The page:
Tonight's public-television debut of a landmark documentary coincides with a renewed effort to promote not only visits but volunteering at Oregon's only national park.

Tonight's public-television debut of a landmark documentary coincides with a renewed effort to promote not only visits but volunteering at Oregon's only national park.

After a year of special events in Crater Lake National Park, the nonprofit trust that benefits the park has hired a full-time volunteer and outreach coordinator. Maria Clementi, formerly of the Grand Canyon Trust, is coming to work in Southern Oregon just as awareness of the park is likely to reach a new high, says Jeff Allen, executive director of Crater Lake National Park Trust.

"It's never been just the government's job," Allen says. "Parks depend on people who love to get involved.

"I think the series will kind of bring that out."

Ken Burns' film, "The National Parks: America's Best Idea," details the devotion of more than 40 champions of America's national parks — people most Americans have never heard of. Among these is William Gladstone Steel, who lobbied tirelessly for 17 years to gain protection and preservation for Crater Lake, founded as the country's sixth national park.

"He knocked on doors, sent out mailers," says Crater Lake park ranger Eric Andersen. "He went to the halls of Congress because he understood the mechanism of government."

Episode two in the 12-hour, six-part series describes Steel's passion for Crater Lake, nourished by a conservation movement led by more familiar figures such as the Sierra Club's John Muir. Episode four sees parks enthusiasts Margaret and Edward Gehrke embark on an ambitious, 7,000-mile journey during the automobile's advent. They visit Crater Lake, Mount Rainier and parks across the country.

"Crater Lake does have a pretty prominent mention," Allen says.

Founded as a national park in 1902, Crater Lake's history goes back more than 7,700 years to the explosion and collapse of Mount Mazama.

The volcano's massive caldera filled with snow and rain, creating the country's deepest lake. The seventh-deepest lake on Earth at 1,943 feet, Crater Lake is the world's clearest.

"It was one of the very first places people say, 'This we've got to protect,' " Allen says.

New footage of the lake for "The National Parks" shows it in early morning and evening splendor. Cinematographer Buddy Squires filmed the lake in summer 2007, says Andersen, who helped arrange access there and two years earlier in Hawaii, where the ranger worked for 20 years.

"The film is not going to be what people expect, I think," Andersen says.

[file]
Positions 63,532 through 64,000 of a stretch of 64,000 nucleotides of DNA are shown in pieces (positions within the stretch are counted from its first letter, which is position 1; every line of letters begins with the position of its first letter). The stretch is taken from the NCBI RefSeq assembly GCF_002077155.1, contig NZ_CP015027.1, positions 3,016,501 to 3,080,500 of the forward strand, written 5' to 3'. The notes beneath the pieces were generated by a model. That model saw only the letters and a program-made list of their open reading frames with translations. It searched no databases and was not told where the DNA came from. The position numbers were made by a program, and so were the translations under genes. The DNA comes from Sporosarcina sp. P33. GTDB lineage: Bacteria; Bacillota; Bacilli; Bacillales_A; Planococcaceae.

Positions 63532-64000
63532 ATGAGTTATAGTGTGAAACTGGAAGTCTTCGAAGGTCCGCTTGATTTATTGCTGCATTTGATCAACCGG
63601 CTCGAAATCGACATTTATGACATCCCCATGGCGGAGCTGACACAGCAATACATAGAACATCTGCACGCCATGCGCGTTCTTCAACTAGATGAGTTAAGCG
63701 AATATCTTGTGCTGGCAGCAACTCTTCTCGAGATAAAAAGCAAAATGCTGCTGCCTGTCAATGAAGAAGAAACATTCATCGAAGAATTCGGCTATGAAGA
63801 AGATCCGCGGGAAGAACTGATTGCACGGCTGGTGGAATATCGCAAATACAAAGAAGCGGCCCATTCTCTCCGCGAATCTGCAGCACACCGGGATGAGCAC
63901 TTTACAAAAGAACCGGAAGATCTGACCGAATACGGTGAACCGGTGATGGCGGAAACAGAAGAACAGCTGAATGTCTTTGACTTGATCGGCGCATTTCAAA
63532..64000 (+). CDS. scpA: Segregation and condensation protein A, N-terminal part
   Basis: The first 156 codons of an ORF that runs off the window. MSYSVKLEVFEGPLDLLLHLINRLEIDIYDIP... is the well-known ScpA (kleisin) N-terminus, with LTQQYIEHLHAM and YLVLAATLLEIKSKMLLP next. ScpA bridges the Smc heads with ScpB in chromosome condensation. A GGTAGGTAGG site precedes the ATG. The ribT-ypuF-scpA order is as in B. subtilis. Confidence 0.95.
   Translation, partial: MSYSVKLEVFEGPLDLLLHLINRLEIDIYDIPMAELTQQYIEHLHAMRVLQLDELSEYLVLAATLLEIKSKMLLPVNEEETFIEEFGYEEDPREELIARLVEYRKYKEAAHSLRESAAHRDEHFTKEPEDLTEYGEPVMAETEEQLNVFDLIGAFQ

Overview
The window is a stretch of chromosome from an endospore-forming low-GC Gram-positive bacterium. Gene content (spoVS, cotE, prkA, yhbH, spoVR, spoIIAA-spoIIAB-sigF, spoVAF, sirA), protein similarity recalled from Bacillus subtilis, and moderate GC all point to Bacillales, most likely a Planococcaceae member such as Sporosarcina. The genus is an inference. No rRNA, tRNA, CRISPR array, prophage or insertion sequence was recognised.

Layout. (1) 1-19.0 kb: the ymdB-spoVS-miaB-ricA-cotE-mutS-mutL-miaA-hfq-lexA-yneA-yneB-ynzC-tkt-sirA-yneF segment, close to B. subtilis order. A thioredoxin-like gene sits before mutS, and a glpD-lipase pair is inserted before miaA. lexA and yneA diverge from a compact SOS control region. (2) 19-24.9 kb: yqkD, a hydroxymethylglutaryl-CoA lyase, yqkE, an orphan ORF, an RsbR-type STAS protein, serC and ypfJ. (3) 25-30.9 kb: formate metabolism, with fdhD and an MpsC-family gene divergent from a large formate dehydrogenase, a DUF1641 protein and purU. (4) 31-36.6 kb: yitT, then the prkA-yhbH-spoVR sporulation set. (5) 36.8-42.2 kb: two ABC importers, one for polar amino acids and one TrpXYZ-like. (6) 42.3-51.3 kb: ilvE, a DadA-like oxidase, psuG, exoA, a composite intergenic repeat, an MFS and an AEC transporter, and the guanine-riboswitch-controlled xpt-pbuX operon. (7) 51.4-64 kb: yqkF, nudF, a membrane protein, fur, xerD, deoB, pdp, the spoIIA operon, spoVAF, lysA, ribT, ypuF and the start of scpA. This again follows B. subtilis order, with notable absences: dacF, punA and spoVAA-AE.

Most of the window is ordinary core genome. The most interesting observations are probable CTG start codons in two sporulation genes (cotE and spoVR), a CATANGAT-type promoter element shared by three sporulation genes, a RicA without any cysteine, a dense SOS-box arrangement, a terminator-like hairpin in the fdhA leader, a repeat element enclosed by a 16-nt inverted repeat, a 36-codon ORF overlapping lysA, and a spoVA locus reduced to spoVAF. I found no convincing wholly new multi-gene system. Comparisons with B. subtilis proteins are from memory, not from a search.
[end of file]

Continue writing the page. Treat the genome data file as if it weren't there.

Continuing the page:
Audiences this summer saw several minutes of "The National Parks" played in Crater Lake's Steel Visitor Center as a promotion. Although the series mounts breathtaking scenery of 53 of the 58 parks, its story line relies on the equally inspiring human angle behind America's most beautiful landscapes.

"It is incredibly relevant," says Andersen.

Burns' interviews with PBS reassure audiences that they don't already know the story. Burns and his crew didn't. On location, rangers often mentioned some tale of which producers were unaware that ultimately made the script.

"There's a lot of hope in the parks community that this is going to reignite people's passion," Allen says.

Overall visits to national parks have declined for the past decade, Allen says. Five years ago, Crater Lake was forced to cut staff and programs and delay maintenance during a period of declining budgets within the park system. National parks on average operate with two-thirds of the funds they need, according to the National Parks Conservation Association.

"The struggles for national parks continue today," Andersen says. "Even this old park ... requires vigilance."

In response to that struggle, the Crater Lake National Park Trust formed as an independent nonprofit group in 2007 to promote the park. Originally a committee of the National Park Foundation, the trust organized for Crater Lake's centennial in 2002. The trust operates on about $350,000 per year, provided by many small donations from private individuals, foundation grants and proceeds from the state's Crater Lake license plate, managed in an endowment.

This year's $160,000 grant from the M.J. Murdock Charitable Trust of Vancouver, Wash., essentially doubled the trust's staff with Clementi's hire. The Ashland resident is tasked with expanding the national park trust's volunteer program and organizing events in and around the park, Allen says.

Trust volunteers co-hosted a family day in the park Saturday and star-gazing parties and yoga retreats last month. A sold-out winemaker dinner is planned at Crater Lake Lodge next week. These and other new events benefit the trust but mainly serve to bring more people to the park more often, Allen says.

"That's one of the ways we hope people will be inspired by this film."

Reach reporter Sarah Lemon at 776-4487, or e-mail slemon@mailtribune.com.